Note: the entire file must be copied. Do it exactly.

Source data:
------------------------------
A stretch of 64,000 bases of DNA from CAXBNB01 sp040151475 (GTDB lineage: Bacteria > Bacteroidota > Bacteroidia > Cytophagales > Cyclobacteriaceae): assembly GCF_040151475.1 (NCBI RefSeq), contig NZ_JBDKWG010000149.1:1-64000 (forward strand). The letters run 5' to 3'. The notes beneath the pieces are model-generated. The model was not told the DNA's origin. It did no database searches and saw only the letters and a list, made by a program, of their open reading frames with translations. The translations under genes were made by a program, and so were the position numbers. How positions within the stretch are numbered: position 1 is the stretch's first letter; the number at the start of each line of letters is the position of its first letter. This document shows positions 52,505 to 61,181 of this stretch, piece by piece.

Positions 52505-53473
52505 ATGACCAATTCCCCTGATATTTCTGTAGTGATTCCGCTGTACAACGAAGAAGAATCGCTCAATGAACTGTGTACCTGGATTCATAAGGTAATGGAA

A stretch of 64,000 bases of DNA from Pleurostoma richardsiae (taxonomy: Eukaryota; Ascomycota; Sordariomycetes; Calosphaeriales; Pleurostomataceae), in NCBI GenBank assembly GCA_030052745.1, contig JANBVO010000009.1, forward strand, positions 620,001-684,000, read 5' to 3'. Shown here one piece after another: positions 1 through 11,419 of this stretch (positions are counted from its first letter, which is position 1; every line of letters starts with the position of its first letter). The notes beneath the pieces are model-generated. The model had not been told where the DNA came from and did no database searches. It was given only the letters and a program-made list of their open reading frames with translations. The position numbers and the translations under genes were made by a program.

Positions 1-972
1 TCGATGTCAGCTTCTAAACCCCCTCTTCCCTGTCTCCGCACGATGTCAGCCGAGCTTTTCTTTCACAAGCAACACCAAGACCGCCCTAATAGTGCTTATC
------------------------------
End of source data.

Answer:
A stretch of 64,000 bases of DNA from CAXBNB01 sp040151475 (GTDB lineage: Bacteria > Bacteroidota > Bacteroidia > Cytophagales > Cyclobacteriaceae): assembly GCF_040151475.1 (NCBI RefSeq), contig NZ_JBDKWG010000149.1:1-64000 (forward strand). The letters run 5' to 3'. The notes beneath the pieces are model-generated. The model was not told the DNA's origin. It did no database searches and saw only the letters and a list, made by a program, of their open reading frames with translations. The translations under genes were made by a program, and so were the position numbers. How positions within the stretch are numbered: position 1 is the stretch's first letter; the number at the start of each line of letters is the position of its first letter. This document shows positions 52,505 to 61,181 of this stretch, piece by piece.

Positions 52505-53473
52505 ATGACCAATTCCCCTGATATTTCTGTAGTGATTCCGCTGTACAACGAAGAAGAATCGCTCAATGAACTGTGTACCTGGATTCATAAGGTAATGGAA

A stretch of 64,000 bases of DNA from Pleurostoma richardsiae (taxonomy: Eukaryota; Ascomycota; Sordariomycetes; Calosphaeriales; Pleurostomataceae), in NCBI GenBank assembly GCA_030052745.1, contig JANBVO010000009.1, forward strand, positions 620,001-684,000, read 5' to 3'. Shown here one piece after another: positions 1 through 11,419 of this stretch (positions are counted from its first letter, which is position 1; every line of letters starts with the position of its first letter). The notes beneath the pieces are model-generated. The model had not been told where the DNA came from and did no database searches. It was given only the letters and a program-made list of their open reading frames with translations. The position numbers and the translations under genes were made by a program.

Positions 1-972
1 TCGATGTCAGCTTCTAAACCCCCTCTTCCCTGTCTCCGCACGATGTCAGCCGAGCTTTTCTTTCACAAGCAACACCAAGACCGCCCTAATAGTGCTTATC